Most scholars believe that the Roman church began when Jewish visitors from Rome became followers of Jesus on the day of Pentecost in Jerusalem (Acts 2). They brought back their faith and the Roman church began as predominantly Jewish, only later adding a Gentile component.

What role Peter had at Rome cannot be said. There may have been someone in the role of a bishop before he got there. There is no contemporary evidence that Peter was a bishop. His role as an apostle, which generally was based on the itinerant model rather than the settled bishop model, may have been enough.

Did Peter and Paul appoint Linus as bishop of Rome? Perhaps. We cannot know. But there is no contemporary or even near-contemporary evidence that special authority was being passed on from Peter to Linus. Surely Peter had appointed many leaders over his ministry. Why would Linus have a special role?

This is not meant to be an attack on the papal system. But we should be aware that the concept of Peter as the first pope is a theological statement and not one based on good historical evidence. People are welcome to accept this on faith if they so choose.

Origen of Alexandria

I find Origen of Alexandria to be one of the most interesting of the early church fathers. He has his issues and had some strange ideas, including the idea that Satan would be saved. Origen never became a saint (in the Roman Catholic understanding) and is considered a heretic by some. Still, there is no denying that he was a brilliant theologian and Bible scholar.

Council of Nicaea in 3 1/2 minutes

One of the most important events in church history was the Council of Nicaea. But what happened there? This video will give a quick overview of what happened.

A Short Biography of St Augustine

One of the most influential theologians of all Christianity is Augustine of Hippo. Roman Catholics and Protestants look to him for inspiration. Even non-Christians who are interested in the history of philosophy take Augustine seriously.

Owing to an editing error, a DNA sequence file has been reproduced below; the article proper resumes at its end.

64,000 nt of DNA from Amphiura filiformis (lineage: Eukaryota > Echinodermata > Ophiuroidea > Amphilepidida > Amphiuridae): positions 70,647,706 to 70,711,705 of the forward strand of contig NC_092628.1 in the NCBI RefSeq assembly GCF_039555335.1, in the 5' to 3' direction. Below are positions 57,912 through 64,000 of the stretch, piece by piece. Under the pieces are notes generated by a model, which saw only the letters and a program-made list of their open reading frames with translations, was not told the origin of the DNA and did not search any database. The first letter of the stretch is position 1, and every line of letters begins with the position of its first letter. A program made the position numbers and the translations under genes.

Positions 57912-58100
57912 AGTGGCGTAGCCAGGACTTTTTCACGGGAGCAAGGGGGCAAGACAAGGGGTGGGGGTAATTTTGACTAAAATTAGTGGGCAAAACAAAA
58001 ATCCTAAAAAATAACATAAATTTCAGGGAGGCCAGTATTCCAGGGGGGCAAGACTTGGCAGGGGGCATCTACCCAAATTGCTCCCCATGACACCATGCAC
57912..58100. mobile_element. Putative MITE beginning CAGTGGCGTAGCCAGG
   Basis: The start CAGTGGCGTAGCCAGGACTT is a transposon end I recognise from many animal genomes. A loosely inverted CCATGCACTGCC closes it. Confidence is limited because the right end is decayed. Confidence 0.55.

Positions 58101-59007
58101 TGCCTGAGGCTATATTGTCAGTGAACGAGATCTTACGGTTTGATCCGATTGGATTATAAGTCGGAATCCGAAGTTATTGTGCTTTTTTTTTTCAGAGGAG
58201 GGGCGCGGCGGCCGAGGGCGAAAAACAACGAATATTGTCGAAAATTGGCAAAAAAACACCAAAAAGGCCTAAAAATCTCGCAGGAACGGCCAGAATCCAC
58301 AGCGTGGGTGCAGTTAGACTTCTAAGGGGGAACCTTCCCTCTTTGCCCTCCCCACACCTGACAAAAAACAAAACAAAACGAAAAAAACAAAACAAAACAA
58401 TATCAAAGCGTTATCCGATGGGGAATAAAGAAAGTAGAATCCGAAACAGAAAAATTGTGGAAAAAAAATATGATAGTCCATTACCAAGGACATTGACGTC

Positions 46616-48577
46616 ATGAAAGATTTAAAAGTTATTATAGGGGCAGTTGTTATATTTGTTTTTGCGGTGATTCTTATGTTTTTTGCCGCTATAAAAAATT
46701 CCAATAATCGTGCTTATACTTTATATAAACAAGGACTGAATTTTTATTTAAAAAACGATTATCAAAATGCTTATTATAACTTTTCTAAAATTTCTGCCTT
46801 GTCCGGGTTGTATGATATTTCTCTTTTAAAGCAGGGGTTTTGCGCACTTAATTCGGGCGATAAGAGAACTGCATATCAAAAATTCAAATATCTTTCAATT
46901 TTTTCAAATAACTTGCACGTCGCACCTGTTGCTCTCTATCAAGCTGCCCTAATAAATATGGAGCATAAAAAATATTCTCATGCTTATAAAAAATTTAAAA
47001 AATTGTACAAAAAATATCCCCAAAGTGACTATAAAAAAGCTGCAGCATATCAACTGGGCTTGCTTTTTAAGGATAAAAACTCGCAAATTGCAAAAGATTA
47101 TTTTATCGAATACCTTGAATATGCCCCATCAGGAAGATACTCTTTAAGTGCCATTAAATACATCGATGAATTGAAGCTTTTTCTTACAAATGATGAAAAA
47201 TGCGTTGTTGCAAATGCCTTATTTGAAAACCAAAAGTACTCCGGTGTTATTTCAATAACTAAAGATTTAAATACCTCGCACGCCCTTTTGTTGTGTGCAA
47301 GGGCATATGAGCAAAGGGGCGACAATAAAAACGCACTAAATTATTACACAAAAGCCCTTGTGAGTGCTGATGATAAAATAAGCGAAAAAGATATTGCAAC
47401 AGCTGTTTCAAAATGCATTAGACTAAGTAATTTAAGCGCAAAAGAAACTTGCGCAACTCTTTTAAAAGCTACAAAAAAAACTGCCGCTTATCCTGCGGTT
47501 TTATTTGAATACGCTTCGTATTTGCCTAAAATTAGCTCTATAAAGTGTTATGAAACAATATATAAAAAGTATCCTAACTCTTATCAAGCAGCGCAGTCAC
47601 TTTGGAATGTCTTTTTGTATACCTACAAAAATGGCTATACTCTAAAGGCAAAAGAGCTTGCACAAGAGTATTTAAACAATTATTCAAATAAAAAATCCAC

But what do you know about him? This short video provides some of the basic information for who Augustine was.

Why I Read the Church Fathers

Church FathersI have been reading through the Ante-Nicene Church Fathers (church fathers before the Council of Nicaea). As a history podcaster, that might not surprise you. However, I started reading the Church Fathers long before I considered a church history podcast.

Why would I read the Church Fathers?

There are traditions within Christianity that heavily rely on the Church Fathers. However, I’m a Baptist and Baptists are not known for their interest in patristics. In fact some Protestants act as if Christianity jumped from the Apostle Paul to Martin Luther.

While I don’t give the same authority to the Church Fathers as I do the Bible, I find reading their writings to be quite rewarding.

As a person living two thousand years after the time of Jesus, it is good to read from those much closer to the events. Many of these knew people who knew the apostles. Their reading of the Bible can be helpful to us.

These Church Fathers were also trying to integrate their faith into their cultural context. At this point, Christianity was not yet a legal religion, much less the official religion of the Roman Empire. What areas could be compromised and what could not?

It is interesting to read about the reactions to and against philosophy. Some brought the philosophical training over, baptized it and used it for the church. Others, such as Tertullian, warned that Jerusalem had nothing to do with Athens.

Some of the earliest Christian writings were in the area of apologetics. These Christians responded to other religious views and expressed why they believed Christianity to be true.

We also see how they wrestled with what would become orthodox Christianity. Was Jesus only man, only God or both God and man?

While many things have changed in the past centuries, in other ways things are quite similar. Our post-Christian world has much in common with the pre-Christian society of the Church Fathers.

I would encourage you to read the Church Fathers and learn from their teachings.